Should you or a loved on have received a tPA and MRI for stroke symptoms? Stroke is the third leading cause of death, and the primary cause of permanent disability in this country. A stroke can occur without warning and devastate your ability to speak, move, and care for yourself. In recent years, in an effort to ameliorate the effects of stroke, public education efforts have focused on recognizing the signs of a stroke so that you can seek treatment sooner. It is well-known that the sooner you are treated, especially if you receive treatment within the so-called "golden hour" soon after symptoms appear, you are much more likely to survive and avoid long-term brain damage.
Successful treatment, of course, goes hand-in-hand with prompt and accurate diagnosis. If you present to the ER with stroke symptoms, and the physicians there fail to use the appropriate diagnostic tools, you could be at risk of delayed diagnosis and delayed treatment. Let's take a look at some of the recommended diagnostic and treatment tools for stroke, including acute ischemic stroke, which accounts for the great majority of the 750,000 stroke cases in the United States each year.
Ischemic strokes are caused by a lack of blood flow in the brain. For many years, CT scans were the standard test performed on patients to diagnose stroke. Several years ago, however, the American Academy of Neurologists (AAN) updated its guideline to reflect the finding that magnetic resonance imaging (MRI) scans are superior to CT scans when it comes to detecting damage from ischemic stroke.
The AAN guideline indicated that the MRI was preferable for diagnosing acute ischemic stroke within the first twelve hours of the appearance of symptoms. The AAN reviewed a number of large studies in formulating the guideline, one of which reported that MRI accurately detected stroke 83 percent of the time, in contrast with the 26 percent detection rate by CT.
None of this is to say that CT scans don't have utility for stroke detection, and there may be a valid reason that your medical team chose a CT for you over an MRI. However, if the CT failed to detect your stroke, or the severity of the damage, you may not have received the best treatment or received it as promptly as you should have. This, of course, might have resulted in more severe or permanent damage, and a longer recovery from the damage that could be successfully treated.
One advantage in getting to the hospital within the "golden hour" is that you may be able to be administered a medicine called tissue plasminogen activator, or tPA. This medication is used to treat strokes within the first three hours following symptom onset, and if it is administered in a timely fashion, one out of three patients who receive it resolve their stroke symptoms entirely or have significant improvement.
tPA is used to treat ischemic strokes, which are caused by blood clots. Because it is a "clot-busting" drug, it is not only ineffective, but dangerous, for use in hemorrhagic strokes, which are caused by a blood vessel bleeding into the brain. You can see that a medical team's failure to promptly and correctly diagnose an ischemic stroke might lead to a delay in the administration of tPA, or the inability to administer it at all. The benefit of tPA appears to drop off significantly after three hours from the onset of symptoms, and there may be a small increased chance of harmful effects, such as hemorrhage, when the treatment is given too late.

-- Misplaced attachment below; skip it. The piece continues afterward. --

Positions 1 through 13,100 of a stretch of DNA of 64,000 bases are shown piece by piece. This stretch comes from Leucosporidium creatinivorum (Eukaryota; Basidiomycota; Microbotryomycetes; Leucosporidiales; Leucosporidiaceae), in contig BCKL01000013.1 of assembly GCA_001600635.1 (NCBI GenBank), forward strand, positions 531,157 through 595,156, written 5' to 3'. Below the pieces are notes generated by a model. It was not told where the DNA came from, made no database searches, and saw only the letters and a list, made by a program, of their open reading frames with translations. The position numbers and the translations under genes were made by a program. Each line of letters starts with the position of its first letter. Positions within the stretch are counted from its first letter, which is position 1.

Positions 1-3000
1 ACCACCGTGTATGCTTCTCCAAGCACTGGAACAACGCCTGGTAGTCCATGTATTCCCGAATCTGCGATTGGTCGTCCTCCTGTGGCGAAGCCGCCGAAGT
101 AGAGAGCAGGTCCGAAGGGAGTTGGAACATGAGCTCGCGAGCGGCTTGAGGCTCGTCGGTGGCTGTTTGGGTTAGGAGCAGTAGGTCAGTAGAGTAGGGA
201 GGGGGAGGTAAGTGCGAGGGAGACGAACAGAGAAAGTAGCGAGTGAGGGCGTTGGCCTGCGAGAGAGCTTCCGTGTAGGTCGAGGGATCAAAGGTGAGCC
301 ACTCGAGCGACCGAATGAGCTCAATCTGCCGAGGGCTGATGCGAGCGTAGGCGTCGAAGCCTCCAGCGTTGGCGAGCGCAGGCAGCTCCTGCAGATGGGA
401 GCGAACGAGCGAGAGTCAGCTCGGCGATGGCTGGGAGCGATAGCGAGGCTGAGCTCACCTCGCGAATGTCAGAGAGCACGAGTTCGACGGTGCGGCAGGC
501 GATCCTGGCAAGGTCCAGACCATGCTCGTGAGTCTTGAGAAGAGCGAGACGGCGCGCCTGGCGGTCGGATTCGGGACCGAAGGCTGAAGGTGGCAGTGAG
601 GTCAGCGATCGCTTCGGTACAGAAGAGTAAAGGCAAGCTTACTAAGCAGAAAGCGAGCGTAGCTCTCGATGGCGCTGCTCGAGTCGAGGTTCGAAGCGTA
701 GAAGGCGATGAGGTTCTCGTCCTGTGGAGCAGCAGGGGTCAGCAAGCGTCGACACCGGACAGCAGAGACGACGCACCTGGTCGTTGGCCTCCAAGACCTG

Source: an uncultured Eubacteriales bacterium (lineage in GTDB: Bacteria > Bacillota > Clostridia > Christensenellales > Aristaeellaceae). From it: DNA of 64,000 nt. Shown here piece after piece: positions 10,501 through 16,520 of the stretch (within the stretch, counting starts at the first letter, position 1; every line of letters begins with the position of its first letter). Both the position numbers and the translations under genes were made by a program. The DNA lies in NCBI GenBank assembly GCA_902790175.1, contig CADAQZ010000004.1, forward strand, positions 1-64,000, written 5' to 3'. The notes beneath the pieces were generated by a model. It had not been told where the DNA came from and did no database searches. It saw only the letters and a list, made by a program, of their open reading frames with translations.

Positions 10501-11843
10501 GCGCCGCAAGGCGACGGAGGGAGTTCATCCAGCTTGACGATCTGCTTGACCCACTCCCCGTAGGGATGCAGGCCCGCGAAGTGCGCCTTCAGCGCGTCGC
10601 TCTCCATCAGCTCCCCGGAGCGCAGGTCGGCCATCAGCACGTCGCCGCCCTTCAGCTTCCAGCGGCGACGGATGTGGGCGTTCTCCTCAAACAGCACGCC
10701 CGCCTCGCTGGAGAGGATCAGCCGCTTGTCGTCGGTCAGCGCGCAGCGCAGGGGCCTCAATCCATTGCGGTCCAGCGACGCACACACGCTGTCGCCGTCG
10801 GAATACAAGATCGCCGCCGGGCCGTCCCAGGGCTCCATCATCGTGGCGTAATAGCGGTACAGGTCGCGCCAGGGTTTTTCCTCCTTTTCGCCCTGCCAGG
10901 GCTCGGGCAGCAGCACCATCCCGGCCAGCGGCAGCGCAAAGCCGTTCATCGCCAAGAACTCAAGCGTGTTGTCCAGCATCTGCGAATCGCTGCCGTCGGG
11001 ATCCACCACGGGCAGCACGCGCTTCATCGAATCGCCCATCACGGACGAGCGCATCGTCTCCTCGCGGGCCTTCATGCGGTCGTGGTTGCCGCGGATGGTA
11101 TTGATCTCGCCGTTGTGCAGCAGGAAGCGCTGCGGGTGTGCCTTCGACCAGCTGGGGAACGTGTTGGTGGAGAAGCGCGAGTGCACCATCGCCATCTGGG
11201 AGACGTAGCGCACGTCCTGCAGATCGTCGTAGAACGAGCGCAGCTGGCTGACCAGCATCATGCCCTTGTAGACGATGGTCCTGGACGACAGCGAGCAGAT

If you were not given tPA when you presented at the hospital with stroke symptoms, that doesn't necessarily mean that medical malpractice was involved. Each patient is different, and your medical care team may have had very good reasons for the treatment choices they made. However, it is worth investigating why you were not administered this potentially helpful treatment, especially if your examination and reported symptoms indicated treatment with tPA was appropriate.
If you have suffered a stroke, and believe that the emergency room staff or stroke treatment team failed to follow protocols that could have reduced your injury or recovery time, you may want to discuss your situation with an experienced Oregon medical malpractice attorney. An attorney who handles a significant number of medical malpractice cases involving stroke will have the background to help you determine whether you have a claim worth pursuing.
Recovery from stroke can be long and difficult. Nothing can make up for what you've suffered, but if you have a medical malpractice claim with merit, you may at least be able to get compensation that will allow you to focus on your physical recovery rather than financial worries.
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The information in this blog post is provided for informational purposes only and is not intended to be legal advice. You should not make a decision whether or not to contact a qualified medical malpractice attorney based upon the information in this blog post. No attorney-client relationship is formed nor should any such relationship be implied. If you require legal advice, please consult with a competent medical malpractice attorney licensed to practice in your jurisdiction.
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